You may be thinking that, as long as Roe remains on the books, even if just on paper, then states’ trigger bans are harmless. But abortion decriminalization bills like New Mexico’s, or Massachusetts’ ROE Act and New Jersey’s Reproductive Freedom Act, are actually more important than ever. For one thing, laws that treat abortion differently from other health care create a culture of abortion stigma and lead to policies that restrict coverage of abortion care.

And even more concerning, for years, even with Roe in place, many people—and disproportionately women of color—have already faced criminal charges for the outcomes of their pregnancies, or for inducing their own abortions using medication abortion, which has become more common amid the pandemic, as it can be taken at home.

Today, more than one third of first-trimester abortions use medication abortion, which was approved by the FDA in 2000 and has an extremely low complication rate. But there’s a long history and ongoing trend of pregnant people—and especially people of color—facing criminal charges for using abortion pills or experiencing miscarriage, due to ongoing anti-abortion stigma, as well as weaponization of feticide laws in 38 states. Because medication abortion ends a pregnancy through inducing a miscarriage, if Roe were reversed or abortion were criminalized in any state, miscarriage would be treated as criminally suspect, too.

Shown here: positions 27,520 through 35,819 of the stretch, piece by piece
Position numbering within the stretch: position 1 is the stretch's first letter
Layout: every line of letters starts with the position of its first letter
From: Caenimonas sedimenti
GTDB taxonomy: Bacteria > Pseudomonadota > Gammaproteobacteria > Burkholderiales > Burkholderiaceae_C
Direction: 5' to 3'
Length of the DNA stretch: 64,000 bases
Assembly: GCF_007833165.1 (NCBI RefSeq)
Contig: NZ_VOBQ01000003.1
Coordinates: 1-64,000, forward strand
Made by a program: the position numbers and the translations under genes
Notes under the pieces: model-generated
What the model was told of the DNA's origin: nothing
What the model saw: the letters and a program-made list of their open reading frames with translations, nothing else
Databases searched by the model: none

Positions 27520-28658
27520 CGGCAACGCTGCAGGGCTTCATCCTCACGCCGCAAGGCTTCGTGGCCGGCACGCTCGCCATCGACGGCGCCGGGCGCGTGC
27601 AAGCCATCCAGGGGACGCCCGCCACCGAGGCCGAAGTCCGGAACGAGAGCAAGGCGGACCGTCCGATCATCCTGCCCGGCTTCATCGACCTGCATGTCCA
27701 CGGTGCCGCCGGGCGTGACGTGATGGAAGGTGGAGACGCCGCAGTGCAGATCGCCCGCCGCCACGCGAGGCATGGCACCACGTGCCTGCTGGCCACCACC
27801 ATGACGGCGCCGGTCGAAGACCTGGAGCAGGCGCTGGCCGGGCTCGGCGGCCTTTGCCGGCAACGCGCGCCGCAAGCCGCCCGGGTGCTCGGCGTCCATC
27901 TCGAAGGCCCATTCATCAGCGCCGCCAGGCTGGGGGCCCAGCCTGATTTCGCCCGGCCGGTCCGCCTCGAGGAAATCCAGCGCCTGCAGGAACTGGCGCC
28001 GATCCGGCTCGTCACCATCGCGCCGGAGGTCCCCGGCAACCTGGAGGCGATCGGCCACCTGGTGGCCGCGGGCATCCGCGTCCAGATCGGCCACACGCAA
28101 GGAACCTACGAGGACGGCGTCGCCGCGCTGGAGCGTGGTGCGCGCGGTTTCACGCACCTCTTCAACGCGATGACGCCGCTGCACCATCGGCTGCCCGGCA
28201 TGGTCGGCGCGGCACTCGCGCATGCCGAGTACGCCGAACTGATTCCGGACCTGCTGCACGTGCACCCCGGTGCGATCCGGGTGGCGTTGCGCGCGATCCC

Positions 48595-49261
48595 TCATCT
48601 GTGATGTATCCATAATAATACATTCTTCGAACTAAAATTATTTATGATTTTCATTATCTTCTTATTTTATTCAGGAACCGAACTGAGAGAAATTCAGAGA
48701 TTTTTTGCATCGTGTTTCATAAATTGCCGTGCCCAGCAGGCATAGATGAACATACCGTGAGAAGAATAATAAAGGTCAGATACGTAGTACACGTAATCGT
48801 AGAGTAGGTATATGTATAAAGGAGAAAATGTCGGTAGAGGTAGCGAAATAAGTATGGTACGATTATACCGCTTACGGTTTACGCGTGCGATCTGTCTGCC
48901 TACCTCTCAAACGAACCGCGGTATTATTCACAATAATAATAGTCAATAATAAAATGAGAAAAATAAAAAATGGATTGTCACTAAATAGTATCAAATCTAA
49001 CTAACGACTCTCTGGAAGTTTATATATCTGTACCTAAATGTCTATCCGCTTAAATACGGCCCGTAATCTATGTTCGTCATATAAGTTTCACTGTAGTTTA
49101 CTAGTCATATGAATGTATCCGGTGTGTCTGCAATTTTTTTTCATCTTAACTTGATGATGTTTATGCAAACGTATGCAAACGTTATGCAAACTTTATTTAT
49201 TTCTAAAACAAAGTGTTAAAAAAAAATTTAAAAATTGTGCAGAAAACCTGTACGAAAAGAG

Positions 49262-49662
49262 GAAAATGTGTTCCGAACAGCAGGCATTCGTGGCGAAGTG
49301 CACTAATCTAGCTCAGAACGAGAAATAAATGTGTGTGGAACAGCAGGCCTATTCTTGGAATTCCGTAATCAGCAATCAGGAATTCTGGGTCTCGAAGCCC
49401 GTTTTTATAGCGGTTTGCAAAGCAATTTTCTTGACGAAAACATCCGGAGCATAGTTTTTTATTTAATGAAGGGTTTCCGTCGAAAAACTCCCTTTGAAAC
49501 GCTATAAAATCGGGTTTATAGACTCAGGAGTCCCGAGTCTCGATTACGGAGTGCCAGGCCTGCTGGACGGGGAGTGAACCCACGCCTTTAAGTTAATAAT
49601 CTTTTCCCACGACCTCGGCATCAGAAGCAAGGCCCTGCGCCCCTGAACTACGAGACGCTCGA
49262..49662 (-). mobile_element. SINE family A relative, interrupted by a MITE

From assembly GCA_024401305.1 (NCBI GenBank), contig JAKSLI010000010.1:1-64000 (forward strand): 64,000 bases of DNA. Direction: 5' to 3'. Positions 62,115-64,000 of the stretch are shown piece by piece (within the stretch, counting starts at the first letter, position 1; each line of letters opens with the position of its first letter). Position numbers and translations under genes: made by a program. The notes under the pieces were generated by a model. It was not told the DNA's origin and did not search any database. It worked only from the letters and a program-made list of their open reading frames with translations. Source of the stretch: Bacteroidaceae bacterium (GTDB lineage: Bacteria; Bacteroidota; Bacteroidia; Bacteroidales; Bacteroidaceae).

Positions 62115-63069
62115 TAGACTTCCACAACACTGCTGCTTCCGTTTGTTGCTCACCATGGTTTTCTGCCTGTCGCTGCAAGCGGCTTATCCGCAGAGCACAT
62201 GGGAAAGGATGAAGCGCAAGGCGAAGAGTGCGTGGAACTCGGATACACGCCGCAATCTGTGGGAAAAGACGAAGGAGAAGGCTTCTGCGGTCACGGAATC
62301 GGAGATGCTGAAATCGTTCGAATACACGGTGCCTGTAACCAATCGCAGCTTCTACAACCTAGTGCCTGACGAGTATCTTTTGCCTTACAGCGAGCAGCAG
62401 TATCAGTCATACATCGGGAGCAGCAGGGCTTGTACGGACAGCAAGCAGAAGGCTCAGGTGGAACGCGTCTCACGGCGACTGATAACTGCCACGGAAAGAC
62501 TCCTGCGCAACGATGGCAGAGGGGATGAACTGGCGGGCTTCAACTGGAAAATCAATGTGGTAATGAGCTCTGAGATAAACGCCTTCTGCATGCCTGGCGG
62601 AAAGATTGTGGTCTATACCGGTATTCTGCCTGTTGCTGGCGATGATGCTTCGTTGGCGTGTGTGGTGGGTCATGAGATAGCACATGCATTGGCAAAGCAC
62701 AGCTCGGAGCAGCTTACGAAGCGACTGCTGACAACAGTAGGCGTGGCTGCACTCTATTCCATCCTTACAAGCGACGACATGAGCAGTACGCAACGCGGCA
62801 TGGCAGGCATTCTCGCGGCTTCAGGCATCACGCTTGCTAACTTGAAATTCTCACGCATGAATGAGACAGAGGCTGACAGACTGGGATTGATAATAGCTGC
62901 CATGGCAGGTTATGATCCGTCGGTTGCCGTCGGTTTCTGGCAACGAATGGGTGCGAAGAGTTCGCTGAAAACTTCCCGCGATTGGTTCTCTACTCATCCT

In 2012 and 2016, Bei Bei Shuai and Purvi Patel, both Asian-American women, were prosecuted for induced miscarriages. In 2011, a mother of three named Jennie Linn McCormack, who had her first child at age 14, was arrested for ending her pregnancy with medication abortion that she had purchased online. And in 2007, a Latina teenager named Amber Abreu faced felony charges for “procuring a miscarriage” when she used medication abortion.

We also encounter the criminalization of pregnancy even without medication abortion being involved. In 2019, Marshae Jones faced charges for manslaughter and was jailed after being shot in the stomach and experiencing a miscarriage. That same year, Brooke Skylar Richardson was charged with aggravated murder, involuntary manslaughter, child endangering, and gross abuse of a corpse upon giving birth to a baby she says was stillborn, when she was still a high school student.

In other words, pregnancy, medication abortion care, and being a person of color remain legally risky and potentially subject to criminalization. It certainly doesn’t help that most states maintain dated abortion bans, or would no longer explicitly protect the rights of pregnant people without Roe.

Donald Trump and Mike Pence may be out of power, but the court system and majority of state legislatures remain stacked against abortion rights, and pregnant people remain vulnerable to criminalization. We can’t rely on Roe alone, or grow complacent under a presidency that identifies as pro-choice. We need more states to adopt New Mexico’s approach, and proactively protect people who have abortions.

(image: Sarah Silbiger/Getty Images)